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Visitor Bureau's High Life

June 01, 2002

Most businesspeople swear by the old saw, "You've got to spend money to make money." The president and board of directors of the Los Angeles Convention & Visitors Bureau appear to favor a far simpler dictum: You've got to spend money. Period.

At a request from The Times, the bureau last week released records, albeit heavily edited, of its spending from 1997 to 2000. Considering what was left in, it's frightening to imagine what could have been edited out.

Never mind the $835,000 to treat 3,000 travel agents to a gala dinner and music by Natalie Cole and her orchestra in Glasgow, Scotland, $84,000 to host 25 English tour operators at the Wimbledon tennis tournament and $11,600 to rent a hall in Kensington Palace to wine and dine airline executives. Each of these soirees needed hosts, which meant an $854-per-night hotel suite here and a $7,200 airline ticket there and some high-class parties for bureau President George Kirkland, bureau board members and officials, city airport commissioners and lucky Ron Deaton, the city's chief legislative analyst.

The private, nonprofit bureau is responsible for renting the Los Angeles Convention Center and promoting regional tourism; for this it receives almost $18 million in city hotel bed taxes. (The rest of its $27.9-million budget comes mainly from membership dues.)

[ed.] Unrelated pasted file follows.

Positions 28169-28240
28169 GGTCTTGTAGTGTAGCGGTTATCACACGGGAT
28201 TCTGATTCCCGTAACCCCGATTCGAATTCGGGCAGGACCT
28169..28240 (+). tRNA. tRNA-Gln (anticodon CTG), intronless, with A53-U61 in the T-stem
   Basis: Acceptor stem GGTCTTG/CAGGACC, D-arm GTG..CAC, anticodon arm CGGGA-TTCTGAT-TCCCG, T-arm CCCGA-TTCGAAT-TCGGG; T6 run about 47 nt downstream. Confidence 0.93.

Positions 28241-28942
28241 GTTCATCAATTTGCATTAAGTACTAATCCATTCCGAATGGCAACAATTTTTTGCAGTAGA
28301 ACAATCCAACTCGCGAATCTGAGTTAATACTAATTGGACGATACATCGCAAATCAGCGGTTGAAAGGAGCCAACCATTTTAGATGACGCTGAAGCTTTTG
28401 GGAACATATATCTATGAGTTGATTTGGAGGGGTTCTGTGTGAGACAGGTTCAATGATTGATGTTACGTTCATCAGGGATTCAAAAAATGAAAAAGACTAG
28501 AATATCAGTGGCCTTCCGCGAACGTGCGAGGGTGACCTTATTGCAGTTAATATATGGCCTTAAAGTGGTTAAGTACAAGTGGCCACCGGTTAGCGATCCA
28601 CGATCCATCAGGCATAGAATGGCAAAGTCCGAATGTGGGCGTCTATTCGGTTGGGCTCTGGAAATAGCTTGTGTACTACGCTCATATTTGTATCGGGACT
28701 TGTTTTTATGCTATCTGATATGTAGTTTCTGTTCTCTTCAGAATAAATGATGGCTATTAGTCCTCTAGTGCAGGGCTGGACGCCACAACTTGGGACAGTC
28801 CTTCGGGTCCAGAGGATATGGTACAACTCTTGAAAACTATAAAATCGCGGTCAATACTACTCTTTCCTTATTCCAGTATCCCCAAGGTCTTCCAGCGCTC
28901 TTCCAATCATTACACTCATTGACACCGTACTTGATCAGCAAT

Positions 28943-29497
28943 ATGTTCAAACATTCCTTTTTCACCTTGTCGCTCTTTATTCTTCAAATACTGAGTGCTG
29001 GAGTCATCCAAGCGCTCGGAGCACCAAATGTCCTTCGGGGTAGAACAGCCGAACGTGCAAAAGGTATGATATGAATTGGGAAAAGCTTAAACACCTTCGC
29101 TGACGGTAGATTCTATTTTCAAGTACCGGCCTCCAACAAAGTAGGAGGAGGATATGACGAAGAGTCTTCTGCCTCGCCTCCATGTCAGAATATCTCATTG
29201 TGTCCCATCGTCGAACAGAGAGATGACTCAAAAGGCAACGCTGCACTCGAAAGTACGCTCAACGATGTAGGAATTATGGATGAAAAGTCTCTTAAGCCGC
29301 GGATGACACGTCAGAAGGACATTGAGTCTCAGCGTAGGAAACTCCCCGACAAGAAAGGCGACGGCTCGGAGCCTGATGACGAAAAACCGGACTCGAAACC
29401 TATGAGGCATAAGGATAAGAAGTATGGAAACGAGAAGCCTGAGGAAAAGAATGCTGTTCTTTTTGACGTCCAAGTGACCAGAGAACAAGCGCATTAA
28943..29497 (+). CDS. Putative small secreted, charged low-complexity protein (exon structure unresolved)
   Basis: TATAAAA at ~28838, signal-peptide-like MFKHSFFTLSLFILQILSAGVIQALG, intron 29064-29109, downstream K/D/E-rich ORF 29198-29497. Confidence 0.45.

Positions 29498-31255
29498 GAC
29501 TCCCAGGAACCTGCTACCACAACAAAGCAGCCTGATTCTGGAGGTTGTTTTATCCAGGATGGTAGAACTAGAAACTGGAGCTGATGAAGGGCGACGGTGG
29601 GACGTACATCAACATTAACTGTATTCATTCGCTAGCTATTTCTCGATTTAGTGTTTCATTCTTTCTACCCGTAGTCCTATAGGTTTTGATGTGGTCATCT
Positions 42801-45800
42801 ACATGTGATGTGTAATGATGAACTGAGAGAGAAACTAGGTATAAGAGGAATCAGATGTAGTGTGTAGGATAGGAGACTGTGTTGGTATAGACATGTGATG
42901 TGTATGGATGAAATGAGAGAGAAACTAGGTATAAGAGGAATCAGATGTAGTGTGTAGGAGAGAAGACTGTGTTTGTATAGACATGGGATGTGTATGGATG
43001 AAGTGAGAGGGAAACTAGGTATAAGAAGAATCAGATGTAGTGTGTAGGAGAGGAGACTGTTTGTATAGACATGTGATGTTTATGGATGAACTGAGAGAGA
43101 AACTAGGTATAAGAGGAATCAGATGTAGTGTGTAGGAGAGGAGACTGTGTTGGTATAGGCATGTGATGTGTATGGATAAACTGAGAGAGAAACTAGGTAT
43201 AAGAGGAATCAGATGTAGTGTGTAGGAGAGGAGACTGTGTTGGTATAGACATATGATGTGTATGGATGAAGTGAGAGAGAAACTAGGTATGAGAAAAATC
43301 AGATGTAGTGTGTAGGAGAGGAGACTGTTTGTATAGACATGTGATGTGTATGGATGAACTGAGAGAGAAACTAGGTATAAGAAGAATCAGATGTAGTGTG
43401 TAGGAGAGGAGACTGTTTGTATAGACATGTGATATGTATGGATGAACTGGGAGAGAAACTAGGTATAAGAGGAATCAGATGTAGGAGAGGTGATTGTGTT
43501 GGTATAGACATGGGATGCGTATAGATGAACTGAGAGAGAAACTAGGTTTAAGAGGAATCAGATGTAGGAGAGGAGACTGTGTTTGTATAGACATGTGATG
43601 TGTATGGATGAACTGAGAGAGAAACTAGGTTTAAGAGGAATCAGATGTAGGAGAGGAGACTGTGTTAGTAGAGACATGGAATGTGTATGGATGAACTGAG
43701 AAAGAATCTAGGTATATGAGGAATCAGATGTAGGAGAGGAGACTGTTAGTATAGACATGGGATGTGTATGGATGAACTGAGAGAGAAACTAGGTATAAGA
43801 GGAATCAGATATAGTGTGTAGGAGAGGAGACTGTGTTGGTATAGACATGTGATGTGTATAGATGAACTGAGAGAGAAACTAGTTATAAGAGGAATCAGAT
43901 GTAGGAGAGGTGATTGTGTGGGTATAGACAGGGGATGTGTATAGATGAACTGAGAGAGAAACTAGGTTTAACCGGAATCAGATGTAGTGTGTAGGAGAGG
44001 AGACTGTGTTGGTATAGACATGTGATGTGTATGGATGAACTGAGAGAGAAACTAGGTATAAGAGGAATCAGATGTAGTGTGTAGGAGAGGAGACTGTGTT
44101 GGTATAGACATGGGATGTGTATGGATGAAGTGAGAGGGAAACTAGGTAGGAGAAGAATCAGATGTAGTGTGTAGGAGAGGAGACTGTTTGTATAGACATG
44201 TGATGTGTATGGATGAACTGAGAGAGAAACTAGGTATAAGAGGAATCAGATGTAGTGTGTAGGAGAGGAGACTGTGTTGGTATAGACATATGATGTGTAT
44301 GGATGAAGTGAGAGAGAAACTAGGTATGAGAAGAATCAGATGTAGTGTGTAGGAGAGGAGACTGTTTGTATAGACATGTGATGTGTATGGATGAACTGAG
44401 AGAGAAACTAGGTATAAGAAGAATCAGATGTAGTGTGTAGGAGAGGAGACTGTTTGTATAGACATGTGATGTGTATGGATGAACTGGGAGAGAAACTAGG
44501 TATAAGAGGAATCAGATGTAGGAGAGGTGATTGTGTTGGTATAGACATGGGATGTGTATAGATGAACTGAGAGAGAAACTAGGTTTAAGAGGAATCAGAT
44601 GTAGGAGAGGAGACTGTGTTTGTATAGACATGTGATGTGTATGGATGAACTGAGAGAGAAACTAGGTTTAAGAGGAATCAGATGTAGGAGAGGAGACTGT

What the city gets for its investment, theoretically, is the "making money" part of the business adage, the part where conventioneers and tourists come to Los Angeles and spend big on hotel rooms, restaurants, entertainment and gewgaws. But the bucks spent on Glasgow galas and Wimbledon teas--not to mention pricey hotel rooms and business-class air fare--aren't buying much bang back in Southern California.

Even before last year's terrorist attacks knocked the bottom out of the tourism business, the situation was dismal. With 42 major conventions canceled over the last three years, the center's exhibit space and meeting rooms have been as likely to be empty as full. Yet the bureau paid bonuses to its sales staff and executives even for bookings that later were canceled. The bureau also has failed in two of the last three years to reach goals for boosting tourism.

Booking troubles are laid to the lack of hotel rooms within walking distance of the convention center, a deficit that private developers have deemed too risky to fill due to the lack of bookings.

The City Council voted last month to fix this chicken-or-egg problem by setting up a nonprofit corporation to issue tax-exempt bonds and build a 1,200-room hotel. For the gamble to pay off, the visitors bureau has to be able to deliver conventions, or the city should give the contract to some other organization when it expires in June 2003.

Yes, a certain amount of wining and dining is expected when trying to attract travelers to Los Angeles. But the bureau has got to spend money wisely, even if it takes watchful monitoring by the City Council over the next year. And it's got to make money too.

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